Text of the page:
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Buddles | Long Driveway

Buddles

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Stream in Soldiers Delight. I can't remember where this is. Fall 1973.

Stream in Soldiers Delight. I can’t remember exactly where this is. Fall 1973.

As a kid, my favorite thing about Soldiers Delight was playing in the streams. They were very different from all other streams I knew, which were muddy. In Baltimore County walking in a stream generally meant walking in mud. The water in Soldiers Delight streams was clear, and the stream bottoms were mostly stoney. The stream banks were also grassy and sunny. Streams elsewhere could be sunny, but even managed streams through pastures or parks were often lined with a thicket of woody plants. At Soldiers Delight long stretches of streams were lined only with tall grasses and wildflowers. Plus there were minnows and frogs and snakes. These were great streams.

Stream in Soldiers Delight. I can't remember where this is. Fall 1973.

Stream in Soldiers Delight. I can’t remember exactly where this is. Fall 1973.


I assume they are still like that. Soldiers Delight is a local high spot, and the radiating watersheds include mostly undeveloped serpentine. I think serpentine weathers differently from other rocks, and may form less clay and silt. There is certainly less fine soil on the barren slopes that could wash into the streams, but maybe it already washed away. So I’m not sure why the streams were so clear and mud-free. I assume the stream banks have become less sunny as Virginia pine encroaches, but maybe there has been some tree removal to encourage fringed gentians and the streams are still sunny.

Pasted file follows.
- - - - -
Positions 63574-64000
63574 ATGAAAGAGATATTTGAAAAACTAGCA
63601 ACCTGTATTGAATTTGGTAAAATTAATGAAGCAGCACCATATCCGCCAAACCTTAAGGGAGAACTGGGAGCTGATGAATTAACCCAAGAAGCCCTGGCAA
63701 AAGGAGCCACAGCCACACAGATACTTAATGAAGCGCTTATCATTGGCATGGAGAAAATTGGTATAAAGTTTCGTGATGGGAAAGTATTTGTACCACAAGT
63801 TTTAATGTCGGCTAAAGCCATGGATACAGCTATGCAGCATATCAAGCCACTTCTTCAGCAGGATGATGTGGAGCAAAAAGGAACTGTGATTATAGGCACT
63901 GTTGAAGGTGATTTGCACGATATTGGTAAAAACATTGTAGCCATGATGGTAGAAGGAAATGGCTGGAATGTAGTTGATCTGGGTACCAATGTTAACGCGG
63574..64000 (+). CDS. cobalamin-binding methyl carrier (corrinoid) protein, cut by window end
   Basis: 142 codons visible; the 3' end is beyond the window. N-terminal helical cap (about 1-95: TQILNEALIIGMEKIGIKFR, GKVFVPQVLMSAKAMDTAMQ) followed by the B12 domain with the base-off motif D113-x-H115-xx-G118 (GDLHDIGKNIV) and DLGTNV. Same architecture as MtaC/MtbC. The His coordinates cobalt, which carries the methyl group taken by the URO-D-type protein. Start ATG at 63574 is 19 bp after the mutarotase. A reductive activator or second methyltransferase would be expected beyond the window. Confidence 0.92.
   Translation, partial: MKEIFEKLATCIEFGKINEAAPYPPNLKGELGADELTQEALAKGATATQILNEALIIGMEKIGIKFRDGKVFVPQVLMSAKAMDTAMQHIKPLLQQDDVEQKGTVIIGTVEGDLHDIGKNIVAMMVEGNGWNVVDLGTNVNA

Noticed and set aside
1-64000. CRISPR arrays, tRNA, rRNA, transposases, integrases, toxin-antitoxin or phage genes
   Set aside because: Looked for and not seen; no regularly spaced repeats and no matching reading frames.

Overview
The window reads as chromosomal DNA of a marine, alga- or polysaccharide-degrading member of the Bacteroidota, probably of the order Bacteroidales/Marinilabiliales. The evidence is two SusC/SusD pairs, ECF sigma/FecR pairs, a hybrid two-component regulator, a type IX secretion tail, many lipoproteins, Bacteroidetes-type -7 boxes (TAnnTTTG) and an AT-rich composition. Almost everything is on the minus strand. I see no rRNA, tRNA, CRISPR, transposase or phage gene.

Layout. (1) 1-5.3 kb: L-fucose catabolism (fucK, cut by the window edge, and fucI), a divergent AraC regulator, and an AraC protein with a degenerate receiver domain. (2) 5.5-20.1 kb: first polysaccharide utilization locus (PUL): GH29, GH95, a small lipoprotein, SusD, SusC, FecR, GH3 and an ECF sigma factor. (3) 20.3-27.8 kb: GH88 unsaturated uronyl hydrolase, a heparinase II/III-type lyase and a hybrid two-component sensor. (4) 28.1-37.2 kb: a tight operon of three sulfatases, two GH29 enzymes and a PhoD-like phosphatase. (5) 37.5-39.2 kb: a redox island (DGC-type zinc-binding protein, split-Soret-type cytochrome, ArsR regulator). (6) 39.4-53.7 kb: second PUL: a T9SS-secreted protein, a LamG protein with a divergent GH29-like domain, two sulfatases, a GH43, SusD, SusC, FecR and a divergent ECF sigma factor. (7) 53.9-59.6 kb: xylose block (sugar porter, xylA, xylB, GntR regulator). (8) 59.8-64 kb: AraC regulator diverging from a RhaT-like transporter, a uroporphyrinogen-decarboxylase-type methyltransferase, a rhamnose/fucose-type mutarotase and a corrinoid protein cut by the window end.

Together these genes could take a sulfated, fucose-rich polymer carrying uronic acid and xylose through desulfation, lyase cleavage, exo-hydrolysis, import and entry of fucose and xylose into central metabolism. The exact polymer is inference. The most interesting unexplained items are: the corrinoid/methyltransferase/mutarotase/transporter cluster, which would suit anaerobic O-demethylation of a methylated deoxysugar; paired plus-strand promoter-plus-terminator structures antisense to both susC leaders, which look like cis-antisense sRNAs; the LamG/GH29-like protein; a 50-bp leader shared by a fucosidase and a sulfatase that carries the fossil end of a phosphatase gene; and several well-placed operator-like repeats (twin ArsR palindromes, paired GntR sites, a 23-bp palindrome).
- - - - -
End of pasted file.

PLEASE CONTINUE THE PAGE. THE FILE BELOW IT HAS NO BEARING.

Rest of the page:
Sketch of a water powered buddle for separating lead ore in Shropshire.

Sketch of a water powered buddle for separating lead ore in Shropshire, UK. I don’t know if Soldiers Delight’s buddles were of this type or even if they were powered by water. Source.

Another thing that could have influenced the nature of Soldiers Delight’s streams is buddles. Buddles are ore processing contraptions that work like sluices to wash lighter material away from the heavier metal or ore. The sites of four 19th century buddles in Soldiers Delight are well documented, and we even know the quantity and quality of “chrome sand” some of them produced for certain periods.

1925 geological map with the boundaries of the Soldiers Delight NEA (red) and the locations of chromite mining operations.

1925 geological map with the boundaries of the Soldiers Delight NEA (red) and the locations of chromite mining operations. The four known buddles (placers) are where streams exit the exposed serpentine bedrock (green). Modified from Pearre and Heyl 1960 (link below).

I have never seen the buddle sites at Soldiers Delight, and I don’t know if anything is still visible. I don’t know it they were round or rectangular. The stream bank sediments were carried to the buddle and dumped at the high spot (which was the center of the round ones) and washed so the waste material went downhill. After the first separation, some of it could be moved to the high place and washed again.

The site of a buddle from the 18th or 19th century in northern Wales.

The site of a buddle from the 18th or 19th century in northern Wales.

Buddle operations in Soldiers Delight began before Issac Tyson’s bedrock chromite mining started in the 1820s, was intermittent throughout the 19th century, and continued until a few years after bedrock mining stopped in 1918.